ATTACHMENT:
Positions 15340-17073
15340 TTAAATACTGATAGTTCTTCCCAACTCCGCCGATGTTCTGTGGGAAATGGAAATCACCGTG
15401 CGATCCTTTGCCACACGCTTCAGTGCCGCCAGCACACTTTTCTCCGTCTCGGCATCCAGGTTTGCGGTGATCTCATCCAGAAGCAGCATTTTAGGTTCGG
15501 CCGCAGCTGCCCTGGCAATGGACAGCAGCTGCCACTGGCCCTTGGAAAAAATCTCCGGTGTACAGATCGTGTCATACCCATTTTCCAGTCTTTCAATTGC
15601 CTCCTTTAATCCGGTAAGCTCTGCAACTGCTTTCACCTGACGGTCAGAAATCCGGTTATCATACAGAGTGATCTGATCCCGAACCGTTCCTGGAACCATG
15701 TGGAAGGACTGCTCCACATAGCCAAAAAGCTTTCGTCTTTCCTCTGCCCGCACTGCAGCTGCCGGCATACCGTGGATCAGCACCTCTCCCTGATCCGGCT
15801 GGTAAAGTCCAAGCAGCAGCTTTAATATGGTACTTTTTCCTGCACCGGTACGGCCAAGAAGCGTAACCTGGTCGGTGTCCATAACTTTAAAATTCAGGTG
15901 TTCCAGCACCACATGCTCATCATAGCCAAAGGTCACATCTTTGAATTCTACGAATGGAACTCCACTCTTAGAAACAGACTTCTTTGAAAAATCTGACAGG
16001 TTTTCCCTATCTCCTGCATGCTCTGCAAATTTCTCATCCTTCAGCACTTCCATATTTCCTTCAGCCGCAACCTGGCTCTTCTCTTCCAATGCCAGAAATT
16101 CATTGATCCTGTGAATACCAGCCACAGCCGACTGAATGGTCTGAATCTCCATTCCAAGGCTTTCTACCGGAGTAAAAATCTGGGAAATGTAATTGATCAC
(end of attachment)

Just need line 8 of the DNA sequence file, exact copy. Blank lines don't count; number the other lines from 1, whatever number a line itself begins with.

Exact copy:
15901 TTCCAGCACCACATGCTCATCATAGCCAAAGGTCACATCTTTGAATTCTACGAATGGAACTCCACTCTTAGAAACAGACTTCTTTGAAAAATCTGACAGG